Four central European countries have said they will not attend an EU mini-summit on migration this weekend, and joined Austria in urging the bloc to focus on boosting border security rather than distributing refugees among member states. Leaders from Hungary, Poland, the Czech Republic, Slovakia and Austria met in Budapest on Thursday and reaffirmed their view that tougher anti-immigration measures must be the EU’s priority in its search for a coherent asylum policy.
“Europe must be able to protect its borders and guarantee the security of its citizens,” said Hungarian prime minister Viktor Orban, whose country – like Poland and the Czech Republic – faces EU legal action for refusing to accept a quota of refugees.
Both Czech premier Andrej Babis and Austrian chancellor Sebastian Kurz called for the EU border agency Frontex to be significantly bolstered, to ensure no repeat of the 2015 migration crisis that saw more than one million people enter the EU via Turkey and the Balkans.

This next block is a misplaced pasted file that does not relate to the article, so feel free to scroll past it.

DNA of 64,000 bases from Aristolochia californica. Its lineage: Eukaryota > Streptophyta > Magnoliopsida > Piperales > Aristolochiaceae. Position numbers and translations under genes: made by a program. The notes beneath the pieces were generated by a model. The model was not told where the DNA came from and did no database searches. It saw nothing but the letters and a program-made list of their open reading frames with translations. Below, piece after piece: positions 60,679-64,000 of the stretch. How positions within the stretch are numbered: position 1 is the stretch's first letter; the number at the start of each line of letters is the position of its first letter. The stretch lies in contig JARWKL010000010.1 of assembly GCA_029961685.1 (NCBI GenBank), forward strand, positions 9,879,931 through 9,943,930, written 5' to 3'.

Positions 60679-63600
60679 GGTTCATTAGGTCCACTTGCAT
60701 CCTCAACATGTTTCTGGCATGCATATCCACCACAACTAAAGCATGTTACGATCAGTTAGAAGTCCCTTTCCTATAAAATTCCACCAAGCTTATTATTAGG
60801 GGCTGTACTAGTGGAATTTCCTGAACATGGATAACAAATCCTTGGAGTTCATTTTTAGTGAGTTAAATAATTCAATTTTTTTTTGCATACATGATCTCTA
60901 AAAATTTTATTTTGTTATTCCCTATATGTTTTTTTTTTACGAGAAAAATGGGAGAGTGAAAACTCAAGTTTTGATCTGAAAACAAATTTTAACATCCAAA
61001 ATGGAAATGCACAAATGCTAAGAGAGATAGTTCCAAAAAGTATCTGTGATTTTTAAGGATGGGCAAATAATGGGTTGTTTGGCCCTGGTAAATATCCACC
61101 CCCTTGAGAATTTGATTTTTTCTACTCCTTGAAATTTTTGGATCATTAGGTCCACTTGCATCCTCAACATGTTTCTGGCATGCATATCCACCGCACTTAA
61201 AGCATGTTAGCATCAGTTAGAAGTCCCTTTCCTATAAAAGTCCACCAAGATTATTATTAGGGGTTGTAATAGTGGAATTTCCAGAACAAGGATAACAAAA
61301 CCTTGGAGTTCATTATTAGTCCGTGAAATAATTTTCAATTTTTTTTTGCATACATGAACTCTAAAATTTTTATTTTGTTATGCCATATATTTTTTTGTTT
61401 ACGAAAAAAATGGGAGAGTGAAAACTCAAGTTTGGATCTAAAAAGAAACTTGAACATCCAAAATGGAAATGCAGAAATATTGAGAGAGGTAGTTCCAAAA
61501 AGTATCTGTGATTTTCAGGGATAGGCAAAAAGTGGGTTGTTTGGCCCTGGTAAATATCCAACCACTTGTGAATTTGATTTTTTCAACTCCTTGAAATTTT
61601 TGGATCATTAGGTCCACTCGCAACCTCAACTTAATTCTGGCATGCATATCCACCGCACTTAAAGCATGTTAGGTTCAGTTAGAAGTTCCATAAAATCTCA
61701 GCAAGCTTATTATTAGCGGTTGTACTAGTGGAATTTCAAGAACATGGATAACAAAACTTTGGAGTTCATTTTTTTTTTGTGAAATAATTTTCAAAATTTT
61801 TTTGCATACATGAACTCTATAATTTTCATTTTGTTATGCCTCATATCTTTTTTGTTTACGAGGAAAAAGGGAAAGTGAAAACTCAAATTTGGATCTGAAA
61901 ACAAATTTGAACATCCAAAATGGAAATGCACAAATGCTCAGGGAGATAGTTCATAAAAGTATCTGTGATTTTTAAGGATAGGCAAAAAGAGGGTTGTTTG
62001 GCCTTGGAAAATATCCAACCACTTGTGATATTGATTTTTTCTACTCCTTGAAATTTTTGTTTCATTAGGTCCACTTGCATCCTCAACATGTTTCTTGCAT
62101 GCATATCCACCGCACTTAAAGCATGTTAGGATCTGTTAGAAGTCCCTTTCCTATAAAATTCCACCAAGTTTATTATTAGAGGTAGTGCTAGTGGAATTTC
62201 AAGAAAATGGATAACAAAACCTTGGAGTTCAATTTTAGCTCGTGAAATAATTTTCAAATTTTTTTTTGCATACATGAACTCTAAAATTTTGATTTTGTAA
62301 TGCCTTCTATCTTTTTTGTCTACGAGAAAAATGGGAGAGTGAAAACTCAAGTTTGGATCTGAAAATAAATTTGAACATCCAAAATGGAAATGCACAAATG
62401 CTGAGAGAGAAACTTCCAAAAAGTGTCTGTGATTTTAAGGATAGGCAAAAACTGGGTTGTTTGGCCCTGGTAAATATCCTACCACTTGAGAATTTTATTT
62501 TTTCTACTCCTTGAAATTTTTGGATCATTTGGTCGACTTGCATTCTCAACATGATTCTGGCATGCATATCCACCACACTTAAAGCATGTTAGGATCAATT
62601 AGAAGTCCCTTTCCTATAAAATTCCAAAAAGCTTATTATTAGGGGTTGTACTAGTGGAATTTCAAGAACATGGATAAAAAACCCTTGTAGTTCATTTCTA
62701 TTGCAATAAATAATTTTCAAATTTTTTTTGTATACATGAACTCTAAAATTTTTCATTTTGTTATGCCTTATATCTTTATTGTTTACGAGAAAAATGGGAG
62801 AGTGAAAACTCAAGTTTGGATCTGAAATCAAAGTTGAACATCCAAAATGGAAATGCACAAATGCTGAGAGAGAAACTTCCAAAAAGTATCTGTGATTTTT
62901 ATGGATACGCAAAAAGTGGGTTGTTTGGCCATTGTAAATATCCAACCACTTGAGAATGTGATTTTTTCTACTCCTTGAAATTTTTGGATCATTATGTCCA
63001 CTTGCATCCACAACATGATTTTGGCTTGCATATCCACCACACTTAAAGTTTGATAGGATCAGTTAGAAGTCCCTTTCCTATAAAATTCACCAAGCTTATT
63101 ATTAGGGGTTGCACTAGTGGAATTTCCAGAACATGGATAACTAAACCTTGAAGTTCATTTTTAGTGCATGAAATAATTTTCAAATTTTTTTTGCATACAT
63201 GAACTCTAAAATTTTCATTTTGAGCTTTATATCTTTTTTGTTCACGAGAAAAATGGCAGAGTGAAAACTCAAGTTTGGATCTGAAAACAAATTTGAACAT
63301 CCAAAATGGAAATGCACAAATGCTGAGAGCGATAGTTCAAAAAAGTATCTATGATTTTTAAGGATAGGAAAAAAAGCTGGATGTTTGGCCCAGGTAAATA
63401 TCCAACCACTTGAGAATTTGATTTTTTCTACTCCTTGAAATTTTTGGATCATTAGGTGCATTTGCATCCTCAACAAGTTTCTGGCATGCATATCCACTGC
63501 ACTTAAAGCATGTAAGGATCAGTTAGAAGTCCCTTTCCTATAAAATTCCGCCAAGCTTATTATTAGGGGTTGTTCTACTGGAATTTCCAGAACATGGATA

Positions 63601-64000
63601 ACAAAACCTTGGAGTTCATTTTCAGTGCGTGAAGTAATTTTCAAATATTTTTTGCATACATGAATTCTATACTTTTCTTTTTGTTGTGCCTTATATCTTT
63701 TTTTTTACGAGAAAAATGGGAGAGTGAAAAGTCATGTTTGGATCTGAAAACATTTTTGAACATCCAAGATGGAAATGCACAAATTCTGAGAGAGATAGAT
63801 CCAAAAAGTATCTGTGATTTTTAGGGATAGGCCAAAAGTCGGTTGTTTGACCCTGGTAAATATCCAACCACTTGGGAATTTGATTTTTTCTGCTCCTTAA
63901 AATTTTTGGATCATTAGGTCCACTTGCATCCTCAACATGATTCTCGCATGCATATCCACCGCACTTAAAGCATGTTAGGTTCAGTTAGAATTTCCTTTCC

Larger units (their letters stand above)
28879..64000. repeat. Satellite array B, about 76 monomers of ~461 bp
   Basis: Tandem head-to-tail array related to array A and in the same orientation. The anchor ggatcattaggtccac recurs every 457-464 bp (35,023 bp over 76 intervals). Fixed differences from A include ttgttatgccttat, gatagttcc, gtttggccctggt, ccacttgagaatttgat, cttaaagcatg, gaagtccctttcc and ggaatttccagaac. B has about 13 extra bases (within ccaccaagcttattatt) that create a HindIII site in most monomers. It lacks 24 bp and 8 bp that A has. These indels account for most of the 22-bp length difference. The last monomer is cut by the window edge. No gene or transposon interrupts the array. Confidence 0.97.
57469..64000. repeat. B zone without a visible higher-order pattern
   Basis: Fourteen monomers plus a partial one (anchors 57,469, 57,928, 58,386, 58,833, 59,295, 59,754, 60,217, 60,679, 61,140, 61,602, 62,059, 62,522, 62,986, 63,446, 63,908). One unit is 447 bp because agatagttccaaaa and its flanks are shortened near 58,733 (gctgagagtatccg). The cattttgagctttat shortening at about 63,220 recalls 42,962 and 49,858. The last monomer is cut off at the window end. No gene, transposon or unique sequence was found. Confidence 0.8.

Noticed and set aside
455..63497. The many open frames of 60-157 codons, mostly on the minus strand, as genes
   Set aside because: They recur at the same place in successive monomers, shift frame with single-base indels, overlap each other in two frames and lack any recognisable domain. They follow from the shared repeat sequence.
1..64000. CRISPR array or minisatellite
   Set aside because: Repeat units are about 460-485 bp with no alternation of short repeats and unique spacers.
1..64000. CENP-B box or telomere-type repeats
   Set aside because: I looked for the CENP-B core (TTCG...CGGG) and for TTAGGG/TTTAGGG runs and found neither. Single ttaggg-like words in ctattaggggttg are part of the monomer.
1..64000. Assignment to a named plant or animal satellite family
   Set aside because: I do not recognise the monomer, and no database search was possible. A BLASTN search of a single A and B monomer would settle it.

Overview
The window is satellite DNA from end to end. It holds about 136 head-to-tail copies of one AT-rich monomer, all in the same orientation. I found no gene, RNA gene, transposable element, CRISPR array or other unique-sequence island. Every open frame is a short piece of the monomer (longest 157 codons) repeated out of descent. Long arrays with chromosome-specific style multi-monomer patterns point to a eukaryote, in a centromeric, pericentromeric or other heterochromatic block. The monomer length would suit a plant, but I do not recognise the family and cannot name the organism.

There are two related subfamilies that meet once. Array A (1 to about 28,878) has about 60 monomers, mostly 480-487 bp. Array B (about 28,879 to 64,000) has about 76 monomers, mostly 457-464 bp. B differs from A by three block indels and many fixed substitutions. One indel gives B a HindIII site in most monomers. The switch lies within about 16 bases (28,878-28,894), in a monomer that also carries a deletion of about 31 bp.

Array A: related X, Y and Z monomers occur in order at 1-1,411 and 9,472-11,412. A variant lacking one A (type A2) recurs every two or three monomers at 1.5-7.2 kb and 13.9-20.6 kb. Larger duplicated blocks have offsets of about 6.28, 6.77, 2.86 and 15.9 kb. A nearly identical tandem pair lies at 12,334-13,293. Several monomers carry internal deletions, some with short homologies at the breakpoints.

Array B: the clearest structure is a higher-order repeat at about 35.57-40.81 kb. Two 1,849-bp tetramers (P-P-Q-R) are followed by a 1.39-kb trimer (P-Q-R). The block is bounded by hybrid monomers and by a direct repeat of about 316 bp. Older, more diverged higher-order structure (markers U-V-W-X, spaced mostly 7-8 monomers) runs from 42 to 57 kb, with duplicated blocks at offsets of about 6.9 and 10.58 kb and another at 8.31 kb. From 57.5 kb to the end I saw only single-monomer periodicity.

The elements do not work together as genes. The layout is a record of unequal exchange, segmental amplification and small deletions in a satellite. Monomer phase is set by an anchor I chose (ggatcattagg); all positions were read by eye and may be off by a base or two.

“We have to have a Europe capable of defending us . . . We have to strengthen Frontex, to protect our external border and ensure internal freedom,” said Mr Kurz.
Writing later on Twitter, Mr Kurz added: “We need to put aside the debate on distribution [of refugees] and focus on protection of the external border, on which there is already great consensus among EU member states.”
That debate has raged since 2015, with Germany leading calls for all EU members to take refugees to ease the burden on entry points like Greece and Italy, while Mr Orban has built border fences and led resistance to any quota scheme.
Leaders across central Europe and in Austria and Italy now broadly share Mr Orban’s views, as migration returns to the top of the agenda for next week’s EU summit.